A truck and trailer loaded with 30 tons of maize drives into a Beitbridge customs and immigration control point on the South African border with Zimbabwe. File picture: REUTERS
A truck and trailer loaded with 30 tons of maize drives into a Beitbridge customs and immigration control point on the South African border with Zimbabwe. File picture: REUTERS

Harare — Zimbabwe has banned imports of fruit and vegetables with immediate effect to preserve scarce foreign exchange, the agriculture minister said on Tuesday.

The country dumped its currency for the US dollar in 2009 because it was wrecked by hyperinflation but it is now running short of dollars as well as the quasi-currency "bond note" introduced last year to ease cash shortages.

Last year Zimbabwe spent more than $80m on fruit and vegetables, according to national statistics agency Zimstat. The produce included tomatoes, onions, carrots, grapes, apples and oranges.

Agriculture Minister Joseph Made told the Herald newspaper he had been directed by President Robert Mugabe to stop imports of fruit and vegetables because "they waste much-needed foreign currency".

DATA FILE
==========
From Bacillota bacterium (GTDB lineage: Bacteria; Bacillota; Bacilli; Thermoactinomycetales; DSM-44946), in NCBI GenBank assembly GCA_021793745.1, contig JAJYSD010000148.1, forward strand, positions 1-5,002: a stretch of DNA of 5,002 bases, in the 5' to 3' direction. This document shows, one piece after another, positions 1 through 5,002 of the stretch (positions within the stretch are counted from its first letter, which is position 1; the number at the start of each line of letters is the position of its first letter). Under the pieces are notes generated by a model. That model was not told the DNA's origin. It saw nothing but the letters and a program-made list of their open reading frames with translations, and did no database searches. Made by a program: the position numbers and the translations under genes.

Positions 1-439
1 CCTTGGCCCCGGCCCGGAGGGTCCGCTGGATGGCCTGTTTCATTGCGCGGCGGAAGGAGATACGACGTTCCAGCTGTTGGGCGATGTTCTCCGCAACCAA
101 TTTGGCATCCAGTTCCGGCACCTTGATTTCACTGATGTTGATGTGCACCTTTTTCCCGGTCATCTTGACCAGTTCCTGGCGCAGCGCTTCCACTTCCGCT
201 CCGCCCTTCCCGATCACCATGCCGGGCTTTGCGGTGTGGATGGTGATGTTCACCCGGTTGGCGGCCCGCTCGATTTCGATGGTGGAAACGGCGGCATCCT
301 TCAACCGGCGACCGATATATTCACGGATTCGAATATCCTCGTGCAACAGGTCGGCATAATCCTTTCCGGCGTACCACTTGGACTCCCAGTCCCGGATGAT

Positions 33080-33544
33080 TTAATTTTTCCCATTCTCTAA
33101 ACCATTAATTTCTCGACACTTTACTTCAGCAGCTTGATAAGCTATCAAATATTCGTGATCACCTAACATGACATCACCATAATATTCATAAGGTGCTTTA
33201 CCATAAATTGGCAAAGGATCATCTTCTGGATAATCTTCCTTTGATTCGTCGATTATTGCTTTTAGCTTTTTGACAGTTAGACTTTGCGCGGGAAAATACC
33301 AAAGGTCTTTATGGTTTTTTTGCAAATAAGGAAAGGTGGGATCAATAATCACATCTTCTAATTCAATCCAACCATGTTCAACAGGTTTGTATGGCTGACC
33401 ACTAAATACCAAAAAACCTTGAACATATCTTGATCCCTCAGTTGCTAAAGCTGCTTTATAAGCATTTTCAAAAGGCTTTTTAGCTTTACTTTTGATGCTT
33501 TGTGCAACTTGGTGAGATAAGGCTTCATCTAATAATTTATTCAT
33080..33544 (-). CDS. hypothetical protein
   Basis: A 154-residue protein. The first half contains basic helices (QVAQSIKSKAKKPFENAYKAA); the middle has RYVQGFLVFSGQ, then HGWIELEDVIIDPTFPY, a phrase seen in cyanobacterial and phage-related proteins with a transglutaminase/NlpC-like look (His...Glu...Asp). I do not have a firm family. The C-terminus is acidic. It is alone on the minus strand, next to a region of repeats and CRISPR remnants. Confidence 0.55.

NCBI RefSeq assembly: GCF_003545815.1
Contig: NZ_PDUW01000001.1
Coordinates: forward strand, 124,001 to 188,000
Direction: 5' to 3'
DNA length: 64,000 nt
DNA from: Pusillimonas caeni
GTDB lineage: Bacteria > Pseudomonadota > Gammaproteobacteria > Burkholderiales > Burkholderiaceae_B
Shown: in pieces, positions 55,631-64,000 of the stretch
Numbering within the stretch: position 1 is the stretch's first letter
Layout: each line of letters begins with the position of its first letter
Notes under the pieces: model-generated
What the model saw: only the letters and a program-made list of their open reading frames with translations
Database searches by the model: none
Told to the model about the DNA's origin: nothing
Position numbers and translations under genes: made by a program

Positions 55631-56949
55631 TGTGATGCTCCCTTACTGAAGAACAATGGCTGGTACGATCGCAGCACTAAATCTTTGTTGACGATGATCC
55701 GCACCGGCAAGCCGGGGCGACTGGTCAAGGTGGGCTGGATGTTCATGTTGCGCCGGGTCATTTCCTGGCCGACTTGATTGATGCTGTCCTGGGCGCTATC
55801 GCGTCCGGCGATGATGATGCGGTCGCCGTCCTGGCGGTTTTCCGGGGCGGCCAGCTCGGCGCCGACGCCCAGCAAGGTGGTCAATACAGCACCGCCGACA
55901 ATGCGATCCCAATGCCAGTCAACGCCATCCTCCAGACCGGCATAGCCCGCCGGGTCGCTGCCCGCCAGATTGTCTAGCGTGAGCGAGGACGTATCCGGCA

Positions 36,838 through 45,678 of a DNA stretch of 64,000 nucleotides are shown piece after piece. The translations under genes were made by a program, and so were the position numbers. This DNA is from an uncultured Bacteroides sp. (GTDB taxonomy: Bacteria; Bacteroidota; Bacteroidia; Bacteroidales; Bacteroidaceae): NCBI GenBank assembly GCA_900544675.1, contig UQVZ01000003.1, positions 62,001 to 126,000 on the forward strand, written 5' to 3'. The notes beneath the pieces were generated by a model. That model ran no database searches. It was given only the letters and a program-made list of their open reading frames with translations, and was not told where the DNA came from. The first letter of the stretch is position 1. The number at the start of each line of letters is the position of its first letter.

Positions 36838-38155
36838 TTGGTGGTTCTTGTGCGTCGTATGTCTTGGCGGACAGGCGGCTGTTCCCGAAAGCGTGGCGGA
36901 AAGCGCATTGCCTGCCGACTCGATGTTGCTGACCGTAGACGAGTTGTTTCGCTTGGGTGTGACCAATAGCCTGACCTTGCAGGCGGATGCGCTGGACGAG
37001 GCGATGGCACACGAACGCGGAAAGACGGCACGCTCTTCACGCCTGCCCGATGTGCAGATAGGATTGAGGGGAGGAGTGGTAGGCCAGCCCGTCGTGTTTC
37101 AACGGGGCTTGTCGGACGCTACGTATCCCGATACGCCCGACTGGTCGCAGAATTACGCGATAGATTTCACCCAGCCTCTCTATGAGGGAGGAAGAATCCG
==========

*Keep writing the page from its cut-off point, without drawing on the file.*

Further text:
"This means that the importation of fruit and vegetables will be stopped immediately. We are finalising the exact list of foreign-produced fruits that are occupying shelves in shops," Made said.

He declined to comment further when contacted.

Zimbabwe relies heavily on cheaper imports from SA, its biggest trading partner, and has over the years struggled to produce enough to meet domestic demand.

In June, the government also banned maize imports, saying the country produced enough to satisfy domestic demand.

Made said the ban would allow local farmers to increase output while saving the country foreign currency.

A majority of banks have stopped giving out cash and when they do, it is in the form of bond coins.

Most Zimbabweans are keeping US dollars at home while those who want to travel or pay for imports buy currency on the black market.

The same thing happened during the period of hyperinflation a decade ago.

Reuters

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